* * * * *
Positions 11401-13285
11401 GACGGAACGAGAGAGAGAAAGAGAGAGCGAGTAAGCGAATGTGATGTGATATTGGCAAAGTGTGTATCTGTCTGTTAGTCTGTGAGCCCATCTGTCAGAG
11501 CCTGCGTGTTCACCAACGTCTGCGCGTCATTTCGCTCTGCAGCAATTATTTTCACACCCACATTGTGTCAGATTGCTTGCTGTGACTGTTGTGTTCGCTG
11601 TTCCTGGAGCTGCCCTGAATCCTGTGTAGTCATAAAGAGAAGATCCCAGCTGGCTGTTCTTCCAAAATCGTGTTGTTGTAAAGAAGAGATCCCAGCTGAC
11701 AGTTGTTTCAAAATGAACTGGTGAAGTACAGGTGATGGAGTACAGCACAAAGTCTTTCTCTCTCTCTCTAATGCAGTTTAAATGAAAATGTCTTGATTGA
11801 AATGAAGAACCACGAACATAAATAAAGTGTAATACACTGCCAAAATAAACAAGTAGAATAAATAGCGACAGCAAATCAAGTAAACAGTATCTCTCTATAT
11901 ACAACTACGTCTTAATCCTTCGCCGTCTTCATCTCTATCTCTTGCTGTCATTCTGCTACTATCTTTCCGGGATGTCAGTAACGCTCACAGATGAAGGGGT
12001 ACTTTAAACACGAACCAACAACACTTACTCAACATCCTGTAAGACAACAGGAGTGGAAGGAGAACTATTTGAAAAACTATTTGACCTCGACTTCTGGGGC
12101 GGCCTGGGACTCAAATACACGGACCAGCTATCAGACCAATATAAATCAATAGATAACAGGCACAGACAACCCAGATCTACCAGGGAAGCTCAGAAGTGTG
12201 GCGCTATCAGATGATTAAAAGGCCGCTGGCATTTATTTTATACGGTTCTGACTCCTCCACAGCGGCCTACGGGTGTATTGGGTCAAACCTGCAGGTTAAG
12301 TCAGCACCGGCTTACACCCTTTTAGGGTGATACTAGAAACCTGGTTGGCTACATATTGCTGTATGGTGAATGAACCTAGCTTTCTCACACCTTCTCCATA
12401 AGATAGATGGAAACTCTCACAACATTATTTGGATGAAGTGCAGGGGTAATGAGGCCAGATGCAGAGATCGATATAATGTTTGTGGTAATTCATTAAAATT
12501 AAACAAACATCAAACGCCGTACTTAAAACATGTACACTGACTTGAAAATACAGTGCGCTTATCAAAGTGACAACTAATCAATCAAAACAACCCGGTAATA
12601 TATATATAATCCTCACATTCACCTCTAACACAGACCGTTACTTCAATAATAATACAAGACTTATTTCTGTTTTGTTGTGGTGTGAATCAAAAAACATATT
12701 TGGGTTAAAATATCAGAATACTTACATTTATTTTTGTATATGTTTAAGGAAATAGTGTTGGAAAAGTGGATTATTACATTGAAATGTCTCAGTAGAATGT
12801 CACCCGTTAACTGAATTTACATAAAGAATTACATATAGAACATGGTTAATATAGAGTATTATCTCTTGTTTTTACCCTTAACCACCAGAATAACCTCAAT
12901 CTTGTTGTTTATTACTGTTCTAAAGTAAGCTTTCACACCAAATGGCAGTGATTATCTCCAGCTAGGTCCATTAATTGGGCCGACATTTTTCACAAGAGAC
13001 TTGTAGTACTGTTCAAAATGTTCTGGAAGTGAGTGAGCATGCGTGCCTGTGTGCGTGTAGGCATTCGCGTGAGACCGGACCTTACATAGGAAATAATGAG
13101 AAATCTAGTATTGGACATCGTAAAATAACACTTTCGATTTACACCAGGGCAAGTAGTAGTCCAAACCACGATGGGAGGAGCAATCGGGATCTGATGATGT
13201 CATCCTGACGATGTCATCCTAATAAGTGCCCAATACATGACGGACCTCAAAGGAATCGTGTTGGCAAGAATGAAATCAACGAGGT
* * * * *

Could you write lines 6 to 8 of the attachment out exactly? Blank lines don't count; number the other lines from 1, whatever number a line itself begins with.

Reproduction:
11801 AATGAAGAACCACGAACATAAATAAAGTGTAATACACTGCCAAAATAAACAAGTAGAATAAATAGCGACAGCAAATCAAGTAAACAGTATCTCTCTATAT
11901 ACAACTACGTCTTAATCCTTCGCCGTCTTCATCTCTATCTCTTGCTGTCATTCTGCTACTATCTTTCCGGGATGTCAGTAACGCTCACAGATGAAGGGGT
12001 ACTTTAAACACGAACCAACAACACTTACTCAACATCCTGTAAGACAACAGGAGTGGAAGGAGAACTATTTGAAAAACTATTTGACCTCGACTTCTGGGGC